Vacation Rentals in Mayfair
There are some really extravagant vacation rentals in Mayfair, some priced at thousands of pounds per night!
Check the map to see what’s available.
Hotels in Soho
Soho is very close to both Mayfair and Covent Garden, but has a different character.
It’s London’s gay village and so is one of the best areas in London for going out at night (but do bring earplugs, because you may find yourself sleeping in a room with too much street noise).
It is also a few moments from Oxford Street, so it’s excellent for shopping. London’s Chinatown is right next to Soho.
It’s got several underground stations nearby and plenty of buses, so you’ll can go anywhere in London easily.
The Z Hotel Soho – An affordable modern hotel with compact rooms and wonderful design.
The Soho Hotel – Close to Oxford Street, Piccadilly Circus and Leicester Square, this hotel offers beautiful rooms and suites.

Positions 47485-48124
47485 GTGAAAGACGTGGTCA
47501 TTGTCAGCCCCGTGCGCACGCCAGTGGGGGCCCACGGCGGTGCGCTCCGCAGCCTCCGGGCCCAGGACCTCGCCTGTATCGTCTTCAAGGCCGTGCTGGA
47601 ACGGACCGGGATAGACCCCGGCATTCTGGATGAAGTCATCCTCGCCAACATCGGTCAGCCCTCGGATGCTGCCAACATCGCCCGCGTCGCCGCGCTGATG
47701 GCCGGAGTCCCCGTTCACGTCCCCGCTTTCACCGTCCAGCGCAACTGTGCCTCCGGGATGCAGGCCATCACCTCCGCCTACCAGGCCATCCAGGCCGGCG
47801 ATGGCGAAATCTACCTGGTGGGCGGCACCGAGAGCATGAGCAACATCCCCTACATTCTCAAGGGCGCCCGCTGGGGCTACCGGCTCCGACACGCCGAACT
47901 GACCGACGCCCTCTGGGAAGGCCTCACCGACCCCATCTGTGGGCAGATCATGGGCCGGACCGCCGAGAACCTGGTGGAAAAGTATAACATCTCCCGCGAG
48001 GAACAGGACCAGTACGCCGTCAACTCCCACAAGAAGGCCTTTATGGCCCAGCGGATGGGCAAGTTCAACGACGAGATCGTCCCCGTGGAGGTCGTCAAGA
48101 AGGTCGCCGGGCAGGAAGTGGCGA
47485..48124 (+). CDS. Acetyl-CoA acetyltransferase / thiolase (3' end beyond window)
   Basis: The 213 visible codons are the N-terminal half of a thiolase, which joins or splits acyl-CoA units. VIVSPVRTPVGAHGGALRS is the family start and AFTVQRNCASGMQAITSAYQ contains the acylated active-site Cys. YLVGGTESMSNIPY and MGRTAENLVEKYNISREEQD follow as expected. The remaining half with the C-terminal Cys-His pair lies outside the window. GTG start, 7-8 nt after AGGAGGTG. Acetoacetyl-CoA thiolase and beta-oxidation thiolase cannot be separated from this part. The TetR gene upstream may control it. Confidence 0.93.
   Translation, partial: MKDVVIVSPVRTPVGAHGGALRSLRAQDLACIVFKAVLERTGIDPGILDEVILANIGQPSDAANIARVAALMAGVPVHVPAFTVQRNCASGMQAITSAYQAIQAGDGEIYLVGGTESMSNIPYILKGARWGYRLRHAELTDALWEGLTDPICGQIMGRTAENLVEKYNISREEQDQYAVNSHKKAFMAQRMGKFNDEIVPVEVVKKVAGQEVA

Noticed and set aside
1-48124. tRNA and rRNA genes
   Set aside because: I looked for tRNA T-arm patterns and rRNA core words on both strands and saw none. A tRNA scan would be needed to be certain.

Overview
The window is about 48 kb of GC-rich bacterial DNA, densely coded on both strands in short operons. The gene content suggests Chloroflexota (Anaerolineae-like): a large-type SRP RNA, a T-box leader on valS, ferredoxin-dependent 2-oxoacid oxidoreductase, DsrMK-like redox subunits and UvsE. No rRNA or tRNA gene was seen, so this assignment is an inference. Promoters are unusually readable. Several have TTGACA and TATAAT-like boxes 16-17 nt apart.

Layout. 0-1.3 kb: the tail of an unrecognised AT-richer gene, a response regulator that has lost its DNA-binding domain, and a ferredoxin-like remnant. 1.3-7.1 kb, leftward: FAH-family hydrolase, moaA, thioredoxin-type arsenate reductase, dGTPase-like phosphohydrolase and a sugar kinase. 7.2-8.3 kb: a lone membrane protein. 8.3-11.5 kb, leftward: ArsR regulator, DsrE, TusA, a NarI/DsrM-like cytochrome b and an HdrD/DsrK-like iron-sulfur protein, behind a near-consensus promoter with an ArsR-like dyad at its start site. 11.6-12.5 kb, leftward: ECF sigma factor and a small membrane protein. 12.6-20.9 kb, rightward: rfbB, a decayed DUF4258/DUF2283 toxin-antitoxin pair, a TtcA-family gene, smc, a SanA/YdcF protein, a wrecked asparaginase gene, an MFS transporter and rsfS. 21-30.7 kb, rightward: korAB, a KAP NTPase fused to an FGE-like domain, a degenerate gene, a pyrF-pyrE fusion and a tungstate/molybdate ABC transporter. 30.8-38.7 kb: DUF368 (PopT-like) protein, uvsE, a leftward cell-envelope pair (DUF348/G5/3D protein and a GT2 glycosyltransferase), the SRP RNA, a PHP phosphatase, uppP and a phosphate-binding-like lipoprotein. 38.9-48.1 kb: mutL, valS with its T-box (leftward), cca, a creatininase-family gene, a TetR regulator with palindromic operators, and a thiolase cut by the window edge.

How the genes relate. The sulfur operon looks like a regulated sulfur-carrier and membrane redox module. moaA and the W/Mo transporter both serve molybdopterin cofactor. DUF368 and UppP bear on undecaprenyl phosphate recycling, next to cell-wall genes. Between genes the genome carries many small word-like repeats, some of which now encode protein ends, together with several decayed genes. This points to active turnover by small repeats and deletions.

Ham Yard Hotel – Elegant rooms and extras like a garden, terrace and sauna very close to Piccadilly Circus.
Vacation Rentals in Soho
There are plenty of places to stay in Soho. Check the map to see what’s available.
Find more Airbnbs in London
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Book Your Accommodation in London in Advance
This may sound obvious, but in case it isn’t, bear in mind: London is always full of tourists.
To make sure you get a good deal, you want to book your accommodation at least a couple of weeks before you arrive in London.
If you travel during high season (e.g. July-August or Christmas), book even a couple of months in advance.
Packing for London
I’ve written a detailed post about packing for Europe, with a handy packing list. You can find it here and use it when you’re planning your trip to London.
When you’re packing for London, there are three things you want to pay attention to. These are:
- Comfortable shoes
- A rain Jacket
- A UK travel adaptor
Bring Good Walking Shoes
This is a good tip for any traveller, but London being as massive as it is, it’s worth mentioning here.